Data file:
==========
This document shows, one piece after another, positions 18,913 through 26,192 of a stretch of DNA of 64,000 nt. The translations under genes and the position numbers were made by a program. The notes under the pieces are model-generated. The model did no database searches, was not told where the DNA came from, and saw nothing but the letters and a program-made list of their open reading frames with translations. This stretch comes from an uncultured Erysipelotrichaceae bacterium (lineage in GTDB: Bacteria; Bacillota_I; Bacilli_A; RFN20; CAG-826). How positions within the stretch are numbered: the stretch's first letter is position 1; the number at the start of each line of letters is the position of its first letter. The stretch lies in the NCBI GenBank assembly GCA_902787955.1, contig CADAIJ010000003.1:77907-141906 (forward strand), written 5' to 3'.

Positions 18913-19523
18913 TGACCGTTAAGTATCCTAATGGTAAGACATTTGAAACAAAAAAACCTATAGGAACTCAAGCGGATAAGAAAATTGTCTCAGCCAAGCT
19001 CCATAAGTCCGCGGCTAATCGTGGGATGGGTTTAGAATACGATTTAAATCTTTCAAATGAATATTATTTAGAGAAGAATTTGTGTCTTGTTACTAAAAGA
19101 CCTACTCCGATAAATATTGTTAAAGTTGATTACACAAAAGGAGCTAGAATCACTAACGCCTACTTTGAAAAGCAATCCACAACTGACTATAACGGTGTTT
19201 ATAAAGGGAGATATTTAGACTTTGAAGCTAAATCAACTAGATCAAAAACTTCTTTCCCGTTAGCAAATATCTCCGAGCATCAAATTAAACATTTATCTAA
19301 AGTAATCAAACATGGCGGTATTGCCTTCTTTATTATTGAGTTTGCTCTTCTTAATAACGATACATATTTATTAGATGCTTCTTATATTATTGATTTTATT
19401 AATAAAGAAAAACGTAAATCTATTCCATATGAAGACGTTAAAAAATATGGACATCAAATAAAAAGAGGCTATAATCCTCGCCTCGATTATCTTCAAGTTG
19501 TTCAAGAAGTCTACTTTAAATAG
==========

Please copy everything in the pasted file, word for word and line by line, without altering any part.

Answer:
This document shows, one piece after another, positions 18,913 through 26,192 of a stretch of DNA of 64,000 nt. The translations under genes and the position numbers were made by a program. The notes under the pieces are model-generated. The model did no database searches, was not told where the DNA came from, and saw nothing but the letters and a program-made list of their open reading frames with translations. This stretch comes from an uncultured Erysipelotrichaceae bacterium (lineage in GTDB: Bacteria; Bacillota_I; Bacilli_A; RFN20; CAG-826). How positions within the stretch are numbered: the stretch's first letter is position 1; the number at the start of each line of letters is the position of its first letter. The stretch lies in the NCBI GenBank assembly GCA_902787955.1, contig CADAIJ010000003.1:77907-141906 (forward strand), written 5' to 3'.

Positions 18913-19523
18913 TGACCGTTAAGTATCCTAATGGTAAGACATTTGAAACAAAAAAACCTATAGGAACTCAAGCGGATAAGAAAATTGTCTCAGCCAAGCT
19001 CCATAAGTCCGCGGCTAATCGTGGGATGGGTTTAGAATACGATTTAAATCTTTCAAATGAATATTATTTAGAGAAGAATTTGTGTCTTGTTACTAAAAGA
19101 CCTACTCCGATAAATATTGTTAAAGTTGATTACACAAAAGGAGCTAGAATCACTAACGCCTACTTTGAAAAGCAATCCACAACTGACTATAACGGTGTTT
19201 ATAAAGGGAGATATTTAGACTTTGAAGCTAAATCAACTAGATCAAAAACTTCTTTCCCGTTAGCAAATATCTCCGAGCATCAAATTAAACATTTATCTAA
19301 AGTAATCAAACATGGCGGTATTGCCTTCTTTATTATTGAGTTTGCTCTTCTTAATAACGATACATATTTATTAGATGCTTCTTATATTATTGATTTTATT
19401 AATAAAGAAAAACGTAAATCTATTCCATATGAAGACGTTAAAAAATATGGACATCAAATAAAAAGAGGCTATAATCCTCGCCTCGATTATCTTCAAGTTG
19501 TTCAAGAAGTCTACTTTAAATAG